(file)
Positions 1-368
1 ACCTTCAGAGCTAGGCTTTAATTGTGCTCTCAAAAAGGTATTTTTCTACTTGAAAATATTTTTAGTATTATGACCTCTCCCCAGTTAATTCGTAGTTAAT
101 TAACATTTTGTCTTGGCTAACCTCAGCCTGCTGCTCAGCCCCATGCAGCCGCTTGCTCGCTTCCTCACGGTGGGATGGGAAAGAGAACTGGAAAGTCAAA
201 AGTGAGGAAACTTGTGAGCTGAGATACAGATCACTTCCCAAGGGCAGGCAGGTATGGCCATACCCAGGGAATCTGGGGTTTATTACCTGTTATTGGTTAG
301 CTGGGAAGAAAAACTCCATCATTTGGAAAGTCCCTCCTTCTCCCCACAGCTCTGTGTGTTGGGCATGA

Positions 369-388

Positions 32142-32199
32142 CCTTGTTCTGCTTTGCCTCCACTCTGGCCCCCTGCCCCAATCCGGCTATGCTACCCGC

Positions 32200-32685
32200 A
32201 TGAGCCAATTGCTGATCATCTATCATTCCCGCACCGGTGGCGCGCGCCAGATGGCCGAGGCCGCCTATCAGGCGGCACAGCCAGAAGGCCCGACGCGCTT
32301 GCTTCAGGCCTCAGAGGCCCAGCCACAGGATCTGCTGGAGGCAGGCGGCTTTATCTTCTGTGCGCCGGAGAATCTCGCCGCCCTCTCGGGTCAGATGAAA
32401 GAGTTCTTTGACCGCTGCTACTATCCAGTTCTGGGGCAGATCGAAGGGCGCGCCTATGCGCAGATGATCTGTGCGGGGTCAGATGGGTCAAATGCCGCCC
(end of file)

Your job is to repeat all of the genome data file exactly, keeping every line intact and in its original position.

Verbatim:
Positions 1-368
1 ACCTTCAGAGCTAGGCTTTAATTGTGCTCTCAAAAAGGTATTTTTCTACTTGAAAATATTTTTAGTATTATGACCTCTCCCCAGTTAATTCGTAGTTAAT
101 TAACATTTTGTCTTGGCTAACCTCAGCCTGCTGCTCAGCCCCATGCAGCCGCTTGCTCGCTTCCTCACGGTGGGATGGGAAAGAGAACTGGAAAGTCAAA
201 AGTGAGGAAACTTGTGAGCTGAGATACAGATCACTTCCCAAGGGCAGGCAGGTATGGCCATACCCAGGGAATCTGGGGTTTATTACCTGTTATTGGTTAG
301 CTGGGAAGAAAAACTCCATCATTTGGAAAGTCCCTCCTTCTCCCCACAGCTCTGTGTGTTGGGCATGA

Positions 369-388

Positions 32142-32199
32142 CCTTGTTCTGCTTTGCCTCCACTCTGGCCCCCTGCCCCAATCCGGCTATGCTACCCGC

Positions 32200-32685
32200 A
32201 TGAGCCAATTGCTGATCATCTATCATTCCCGCACCGGTGGCGCGCGCCAGATGGCCGAGGCCGCCTATCAGGCGGCACAGCCAGAAGGCCCGACGCGCTT
32301 GCTTCAGGCCTCAGAGGCCCAGCCACAGGATCTGCTGGAGGCAGGCGGCTTTATCTTCTGTGCGCCGGAGAATCTCGCCGCCCTCTCGGGTCAGATGAAA
32401 GAGTTCTTTGACCGCTGCTACTATCCAGTTCTGGGGCAGATCGAAGGGCGCGCCTATGCGCAGATGATCTGTGCGGGGTCAGATGGGTCAAATGCCGCCC